A brief History of Psychology
Since the rise of modern psychology there was no agreement on what is “the right way”. Sigmund Freud was the groundbreaking innovator who brought the discipline in public awareness and whose ideas are still taught in university courses. During his lifetime his most gifted students like Carl Jung or Alfred Adler distanced themselves from his teaching and developed their own way of seeing human beings and how to heal the psychological problems they encounter during their lives. Different Schools of Psychology developed in the last century, creative new ways of psychotherapy along with them and their supporters all do what you would expect from “first tier” people: they believe that they and only they are right and all the others are completely wrong. How can that be?
Ken Wilber’s Groundbreaking Work
This was the question which the young Ken Wilber posed to himself and after a long consideration he came to the insight: All these schools are right – but only partially right. Every school is good for a particular class of problems which originated to particular growth moments in a person’s life. The therapy which is perfect for one type pf person and their problem isn not good at all and maybe even harmful for another person with another specific problem.
To say a thing like that equals heresy as every school is looking for believers and exclusivity. Although Ken Wilber had a degree in Biochemistry he was -and is – smart enough to understand a lot of different disciplines. He felt the urge to get some order into the jungle of psychological schools and the result was his his second book “No Boundary”,. It was an attempt to locate the areas in human development where the growth steps weren’t taken properly and therefore a specific problem has developed and to find out which form of psychotherapeutic approach would be best for this specific growth-related problem.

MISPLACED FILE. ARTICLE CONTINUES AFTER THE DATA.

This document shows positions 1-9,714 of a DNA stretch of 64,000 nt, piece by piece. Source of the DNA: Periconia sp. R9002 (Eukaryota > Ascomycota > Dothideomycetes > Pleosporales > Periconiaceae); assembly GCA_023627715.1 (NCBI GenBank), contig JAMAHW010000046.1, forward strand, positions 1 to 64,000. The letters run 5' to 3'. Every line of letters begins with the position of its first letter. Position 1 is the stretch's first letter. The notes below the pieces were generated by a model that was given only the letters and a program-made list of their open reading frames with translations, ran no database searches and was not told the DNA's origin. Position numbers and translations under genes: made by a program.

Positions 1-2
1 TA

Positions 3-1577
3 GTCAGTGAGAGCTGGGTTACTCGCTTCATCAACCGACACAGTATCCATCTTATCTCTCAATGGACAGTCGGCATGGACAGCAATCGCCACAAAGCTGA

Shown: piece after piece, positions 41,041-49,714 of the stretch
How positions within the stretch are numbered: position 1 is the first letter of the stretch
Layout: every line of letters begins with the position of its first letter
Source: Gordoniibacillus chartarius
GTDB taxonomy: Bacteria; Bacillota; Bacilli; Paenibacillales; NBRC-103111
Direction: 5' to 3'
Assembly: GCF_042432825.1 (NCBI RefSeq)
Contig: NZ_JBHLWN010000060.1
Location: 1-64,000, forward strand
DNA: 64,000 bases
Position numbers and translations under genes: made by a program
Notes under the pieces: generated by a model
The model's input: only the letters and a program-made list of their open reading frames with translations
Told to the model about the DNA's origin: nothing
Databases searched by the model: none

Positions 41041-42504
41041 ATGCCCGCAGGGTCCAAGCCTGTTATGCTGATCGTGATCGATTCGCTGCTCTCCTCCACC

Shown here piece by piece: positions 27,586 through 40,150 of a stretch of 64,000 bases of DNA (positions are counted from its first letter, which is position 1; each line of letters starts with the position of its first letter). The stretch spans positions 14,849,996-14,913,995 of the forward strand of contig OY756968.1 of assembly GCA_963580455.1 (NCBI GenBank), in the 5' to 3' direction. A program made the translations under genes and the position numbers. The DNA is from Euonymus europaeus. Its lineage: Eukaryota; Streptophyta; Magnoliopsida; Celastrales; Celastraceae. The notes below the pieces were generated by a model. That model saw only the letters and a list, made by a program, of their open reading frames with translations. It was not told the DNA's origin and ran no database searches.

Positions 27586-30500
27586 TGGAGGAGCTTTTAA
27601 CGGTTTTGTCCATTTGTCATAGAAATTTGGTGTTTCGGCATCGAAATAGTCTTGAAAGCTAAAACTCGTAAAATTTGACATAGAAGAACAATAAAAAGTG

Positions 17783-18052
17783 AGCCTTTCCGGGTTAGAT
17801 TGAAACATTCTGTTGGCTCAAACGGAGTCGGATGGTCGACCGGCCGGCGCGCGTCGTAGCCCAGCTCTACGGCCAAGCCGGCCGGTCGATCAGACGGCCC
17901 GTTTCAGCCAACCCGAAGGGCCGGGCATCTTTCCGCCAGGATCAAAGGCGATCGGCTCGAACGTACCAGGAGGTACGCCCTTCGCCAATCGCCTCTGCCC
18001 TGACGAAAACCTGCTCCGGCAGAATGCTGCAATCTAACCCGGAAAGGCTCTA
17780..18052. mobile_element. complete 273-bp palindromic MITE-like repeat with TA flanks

After his first book published in very early years (“The Spectrum of Consciousness”), this was the first true “second tier” manifestation of seeing a problem in the world. For a in depth explanation about the meaning of first/second tier see Ken’s books like “A brief history of everything” or “A theory of Everything” and many others). Explained in short: If a person has developed into “Second tier”, he or she is able to appreciate everything which they held true in previous stages of development instead of dismissing them as nonsense. This person is able to chose which tool to use for what problem in which moment etc. and doesn’t insist on the omnipotence of one single idea or tool.
Although Ken had developed his insights about Psychology and the schools in war with each other in his early years he published his book “Integral Psychology” only about 20 years later. It has become an important guideline for therapists who were wondering why their habitual approach to clients sometimes worked and sometimes not. It opened their eyes to a much broader view of their discipline and to the world.